Meet parapara, the native plant with the badass reputation of being the bird catcher tree.
The flowers look innocent enough - small, boring and white - but are deliciously scented like many native plants that lure moths to pollinate them. Those flowers develop into long ribbed torpedos that secrete the stickiest gum. Or, put another pointy-headed scientific way, they are "exuding an extremely viscid exudate".
What the heck does that mean?
It means they are the stickiest of the sticky, right up there with bubble gum in your hair. Just try to get parapara seeds off your hands or ask Milo, one of a few highly trained dogs employed to detect cats on islands cleared of pests.
Milo's recent tour of duty on Ahuahu/Great Mercury Island (off Coromandel) saw her most unimpressed with parapara seed caught between her toes. She flicked her feet and tried to bite them out. Her grim face said it all. So for the next trip she had special booties made to wear for cat-searching beneath parapara groves.
This hardcore goo is a genius trick to get large ocean-travelling native birds to transport seed to long distance locations.
The pre-human world of parapara is one we can scarcely now imagine - our coastal rainforests teemed with millions of seabirds, their nesting burrows woven beneath pohutukawa and puriri roots. Crayfish were as big as dogs and paua as big as dinner plates.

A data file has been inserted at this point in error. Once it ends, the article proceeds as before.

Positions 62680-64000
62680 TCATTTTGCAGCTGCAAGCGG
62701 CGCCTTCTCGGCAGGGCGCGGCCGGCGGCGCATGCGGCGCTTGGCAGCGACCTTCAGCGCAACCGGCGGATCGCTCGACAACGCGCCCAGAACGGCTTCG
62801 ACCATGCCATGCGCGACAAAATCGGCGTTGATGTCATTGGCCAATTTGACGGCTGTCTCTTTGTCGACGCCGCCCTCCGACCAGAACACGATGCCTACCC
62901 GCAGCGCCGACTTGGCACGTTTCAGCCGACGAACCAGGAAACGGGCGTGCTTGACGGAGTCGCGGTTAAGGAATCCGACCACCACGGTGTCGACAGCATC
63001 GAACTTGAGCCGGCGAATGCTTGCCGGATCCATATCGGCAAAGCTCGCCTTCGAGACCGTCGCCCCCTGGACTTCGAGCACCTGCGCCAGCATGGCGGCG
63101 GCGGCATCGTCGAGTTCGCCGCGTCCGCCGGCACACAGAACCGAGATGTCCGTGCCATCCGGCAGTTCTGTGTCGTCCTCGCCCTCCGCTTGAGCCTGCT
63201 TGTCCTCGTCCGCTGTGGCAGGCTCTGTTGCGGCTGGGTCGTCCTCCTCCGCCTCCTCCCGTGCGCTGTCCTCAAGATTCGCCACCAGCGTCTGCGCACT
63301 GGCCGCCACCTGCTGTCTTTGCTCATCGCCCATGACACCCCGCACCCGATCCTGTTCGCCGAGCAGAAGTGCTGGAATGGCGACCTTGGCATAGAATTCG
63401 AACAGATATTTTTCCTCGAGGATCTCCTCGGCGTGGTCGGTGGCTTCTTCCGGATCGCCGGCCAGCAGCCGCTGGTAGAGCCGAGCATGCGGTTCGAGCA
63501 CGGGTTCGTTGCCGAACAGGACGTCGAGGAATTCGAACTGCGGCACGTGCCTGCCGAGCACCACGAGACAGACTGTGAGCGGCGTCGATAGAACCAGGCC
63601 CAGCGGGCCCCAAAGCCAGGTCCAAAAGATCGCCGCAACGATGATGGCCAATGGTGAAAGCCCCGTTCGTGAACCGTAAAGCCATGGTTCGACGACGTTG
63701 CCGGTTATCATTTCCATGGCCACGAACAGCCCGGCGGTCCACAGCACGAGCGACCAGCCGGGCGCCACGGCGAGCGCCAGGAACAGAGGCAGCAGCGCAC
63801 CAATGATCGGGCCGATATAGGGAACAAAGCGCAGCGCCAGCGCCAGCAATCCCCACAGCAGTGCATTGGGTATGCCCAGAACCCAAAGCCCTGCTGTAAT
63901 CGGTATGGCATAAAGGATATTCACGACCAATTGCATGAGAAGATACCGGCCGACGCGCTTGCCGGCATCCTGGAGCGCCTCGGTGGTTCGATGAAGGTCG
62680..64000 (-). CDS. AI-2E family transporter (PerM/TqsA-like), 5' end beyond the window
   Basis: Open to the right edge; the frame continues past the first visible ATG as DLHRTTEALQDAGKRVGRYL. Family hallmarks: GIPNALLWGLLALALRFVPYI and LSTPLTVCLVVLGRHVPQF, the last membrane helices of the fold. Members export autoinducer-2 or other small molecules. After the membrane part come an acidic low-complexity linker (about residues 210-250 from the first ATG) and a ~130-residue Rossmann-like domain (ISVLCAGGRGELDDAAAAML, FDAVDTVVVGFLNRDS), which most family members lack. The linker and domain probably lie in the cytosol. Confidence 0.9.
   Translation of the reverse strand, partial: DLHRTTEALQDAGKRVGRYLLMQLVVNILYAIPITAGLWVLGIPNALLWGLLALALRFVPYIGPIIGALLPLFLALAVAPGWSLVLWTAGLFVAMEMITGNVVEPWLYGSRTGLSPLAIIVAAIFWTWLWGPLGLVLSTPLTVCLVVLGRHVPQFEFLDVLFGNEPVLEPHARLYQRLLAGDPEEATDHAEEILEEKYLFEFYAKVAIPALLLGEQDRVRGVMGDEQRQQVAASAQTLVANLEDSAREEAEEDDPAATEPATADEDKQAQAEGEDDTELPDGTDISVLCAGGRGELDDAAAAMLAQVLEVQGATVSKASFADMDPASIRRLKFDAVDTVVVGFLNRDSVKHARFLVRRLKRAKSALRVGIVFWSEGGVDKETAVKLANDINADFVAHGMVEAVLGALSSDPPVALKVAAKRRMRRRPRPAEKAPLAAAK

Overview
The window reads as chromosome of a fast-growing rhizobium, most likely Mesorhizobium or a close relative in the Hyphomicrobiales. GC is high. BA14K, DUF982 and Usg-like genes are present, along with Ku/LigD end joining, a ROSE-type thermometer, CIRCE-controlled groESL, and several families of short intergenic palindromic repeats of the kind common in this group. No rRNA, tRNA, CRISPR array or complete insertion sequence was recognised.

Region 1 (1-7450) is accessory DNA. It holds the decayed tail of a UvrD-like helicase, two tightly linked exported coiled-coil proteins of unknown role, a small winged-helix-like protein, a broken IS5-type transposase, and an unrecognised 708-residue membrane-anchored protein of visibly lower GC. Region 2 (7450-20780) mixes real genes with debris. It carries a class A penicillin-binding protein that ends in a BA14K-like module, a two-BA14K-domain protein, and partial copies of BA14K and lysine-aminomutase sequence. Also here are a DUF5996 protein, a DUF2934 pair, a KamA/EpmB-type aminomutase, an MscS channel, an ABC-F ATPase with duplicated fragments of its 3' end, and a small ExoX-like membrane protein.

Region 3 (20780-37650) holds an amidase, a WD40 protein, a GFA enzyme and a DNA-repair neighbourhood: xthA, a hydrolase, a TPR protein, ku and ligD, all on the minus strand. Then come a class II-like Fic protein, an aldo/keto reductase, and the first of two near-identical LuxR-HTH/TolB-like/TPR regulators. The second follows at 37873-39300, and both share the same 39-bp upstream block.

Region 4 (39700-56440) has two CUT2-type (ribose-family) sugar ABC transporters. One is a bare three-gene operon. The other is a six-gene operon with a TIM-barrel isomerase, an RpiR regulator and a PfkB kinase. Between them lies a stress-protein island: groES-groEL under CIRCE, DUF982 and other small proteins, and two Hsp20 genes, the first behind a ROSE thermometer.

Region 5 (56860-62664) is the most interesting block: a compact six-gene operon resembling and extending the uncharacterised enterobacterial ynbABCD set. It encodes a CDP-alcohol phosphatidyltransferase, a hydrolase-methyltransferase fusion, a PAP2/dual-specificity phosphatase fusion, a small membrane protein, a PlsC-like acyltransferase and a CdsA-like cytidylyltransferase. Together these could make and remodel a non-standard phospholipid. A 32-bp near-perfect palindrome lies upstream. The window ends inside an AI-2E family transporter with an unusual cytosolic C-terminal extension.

When large seabirds flew on their big OE they took parapara seeds with them, stuck to their feathers. That's why parapara grows on the Hawaiian Islands, Rarotonga, Australia, Norfolk, Kermadec, Lord Howe Islands and northern New Zealand.
Multi-trunked parapara would have been a common understorey tree that grew with nīkau and kohekohe around the coast of Northland, Auckland, Coromandel and even at East Cape. But that was before farms, suburbs and McMansions. That was before large mammals with tongues, teeth and lips did what native birds did not. Over time, possums, cattle and goats have eaten parapara to death on the mainland. Only two original parapara trees are known to remain in the North Island, on opposite sides of the Northland coast.
The large lush leaves have made them a yummy plant preferred by the larger furry invaders, while rats scoff the seed and seedlings too.
Although they don't like wind or frost, parapara are seen occasionally in gardens. My Auntie June has a gaudy variegated parapara in Palmerston North, surviving under the eaves of her house. While waiting in bank queues I've also seen parapara innocently growing as indoor plants, sprucing up the grey corporate spaces, the public oblivious.
However, some on high horses have decided they needed to murder urban parapara trees to "save the birds" and have lobbied garden centres not to sell these rare native gems. Why? Because on the odd occasion some small, usually exotic and common bird dies, smothered in sticky parapara seeds.
The plight of dying pohutukawa once sparked national action but there are no Save the Parapara groups. No bumper stickers blaring Give Parapara a Chance - even though there are places presumably named after this notable tree.
So, after all the attacks, parapara are safe from crazy humans and other molestation only on northern rat-free islands, where they are reportedly making a "spectacular comeback". May they live long and prosper!